First, let’s talk about the basics of a font:For today’s purpose, I’m going to classify fonts into six basic categories that I see most often in scrapbooking: Serif, sans serif, slab serif, script, monospaced, and display. Serif fonts are named for the features at the ends of their strokes. They are very common in printed materials, and give your text a traditional feel.Sans serif are (literally!) fonts without serifs. These fonts tend to give a more modern, contemporary feel than their serif counterparts.I consider slab serif fonts to be a happy medium between serif and sans. They have a serif, but it’s a more modern, thick one. Slab serifs can sometimes feel a little heavy if used too much, but are great for mixing with other fonts!Script typefaces imitate handwriting. Since they are so decorative they aren’t very readable, and therefore don’t work well for long body text. Best utilized in titles and subtitles.Monospaced fonts are ones where each letter takes up the exact same amount of horizontal space, like an old-fashioned typewriter, but they can also give a futuristic space-y feel. Not great for journaling, because the uneven spacing can lead to ‘rivers’ (long winding spaces in text) and wreak havoc with ease of reading.Display fonts can be from any of the above categories, but they are usually fairly detailed and are best displayed at a larger font size. They should always be used sparingly, for titles and subtitles.You may have noticed a few paid fonts in my examples above. While you can get a good quality font for free, they are often lost in a sea of crap. So, how do you find the good ones? Well, the simple answer: You have to try it out. I know, it’s kind of a pain, but keep in mind that “bad” doesn’t necessarily mean free, and “good” doesn’t necessarily mean expensive. (And, obviously, bad and good are just my opinion!) Sometimes, “bad” can even just mean ridiculously overused, or a rut that we sometimes find ourselves in. On that note…Also, if you *super* love a font, you can often fix it through tracking and kerning. What’s that, you say? Well, let’s take a look at our character palette:Tracking (also referred to as letter-spacing) is the amount of horizontal space between the letters. Bumping it up is very trendy, and can give you a fresh, modern feel. It looks especially nice with all caps or all lowercase text, and while there are preset options, you can type in any number you want.Kerning is sort of like tracking, but it references how two specific letters work together. This is one of the biggest reasons that good fonts can be so darn expensive. Font designers can spend far longer adjusting the kerning for a typeface than they do on the actual letter designs. Here is an example of a font with the kerning set back to zero, and then how it looks with the kerning enabled:As you can see, bad kerning doesn’t affect every letter, but it’s very noticeable between the A and the V. When you go to adjust it, you’ll see a few preset options: Optical and Metrics. Optical is the settings that the designer set manually, and metric is calculated using an algorithm. The visual differences are slight, so which you use is up to you.Unfortunately, PSE doesn’t yet have the capability to do so. There is a slight workaround though, that gives you some results. Go to Preferences > General and check the ‘Show Asian Text Options’ box. Next, select the Text tool, then click on your image and type. Highlight your text, and then click on the symbol at the top to adjust. (Disclaimer: I haven’t tested this yet. I’ll be installing my version of PSE to double check it and add screenshots soon!)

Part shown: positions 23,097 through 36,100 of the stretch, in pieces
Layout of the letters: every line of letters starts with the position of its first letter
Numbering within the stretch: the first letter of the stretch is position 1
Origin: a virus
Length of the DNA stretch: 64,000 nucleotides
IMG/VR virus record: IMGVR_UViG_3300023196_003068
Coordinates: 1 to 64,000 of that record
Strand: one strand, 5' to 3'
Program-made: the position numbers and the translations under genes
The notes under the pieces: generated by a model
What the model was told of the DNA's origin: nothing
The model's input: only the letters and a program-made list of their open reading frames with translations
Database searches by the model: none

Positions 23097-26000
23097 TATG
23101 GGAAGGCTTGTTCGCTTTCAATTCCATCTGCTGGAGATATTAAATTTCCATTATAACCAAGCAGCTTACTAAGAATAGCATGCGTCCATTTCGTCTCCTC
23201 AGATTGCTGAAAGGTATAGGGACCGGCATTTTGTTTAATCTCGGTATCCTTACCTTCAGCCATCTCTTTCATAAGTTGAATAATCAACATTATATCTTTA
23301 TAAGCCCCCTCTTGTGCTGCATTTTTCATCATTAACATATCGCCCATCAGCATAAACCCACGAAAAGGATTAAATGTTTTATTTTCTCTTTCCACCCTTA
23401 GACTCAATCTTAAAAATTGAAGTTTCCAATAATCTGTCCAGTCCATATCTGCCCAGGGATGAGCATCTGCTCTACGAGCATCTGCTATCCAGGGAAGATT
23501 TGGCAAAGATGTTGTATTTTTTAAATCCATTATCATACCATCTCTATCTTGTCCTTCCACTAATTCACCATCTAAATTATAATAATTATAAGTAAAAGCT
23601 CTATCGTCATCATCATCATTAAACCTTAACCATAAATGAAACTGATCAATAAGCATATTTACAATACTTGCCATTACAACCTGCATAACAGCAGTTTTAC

Leading (pronounced lehd-ing, not lee-ding) refers to the amount of space between your lines. Although it can be counter intuitive, increasing the leading can give you a more pleasing result than leaving the default spacing, and make it easier to read! Long text bodies especially can benefit from this.
Now, on to my favorite part: Customizing your text! I’ll admit that this is one reason that I often splurge for paid fonts. Customization is very fun to me, and I love the totally handwritten look I can get with script fonts in particular. They typically come with a few different glyph options for each letter, as well as alternate combinations. For example:Another font trend I love right now are the dimensional, shadowed fonts. These come with multiple variations of the same font and, when layered, give a very detailed effect. Take a look at these examples:Want to do something similar with a basic font? Try this:Want to really change things up? Here’s a few more ideas:
- Change the angle of your text
- Warp your text
- Mix in decorative letters for visual appeal
- Add lines above and below your words to give impact
- Give your text aspects of its background
- Make your text an outline only by adding a stroke and lowering the fill opacity to zero
So, there it is: All about text, and how you can use it effectively. I hope you’ve found this useful, and I’d love to see layouts in our gallery implementing some of these techniques. Class dismissed!
Extra Credit Reading and Resources: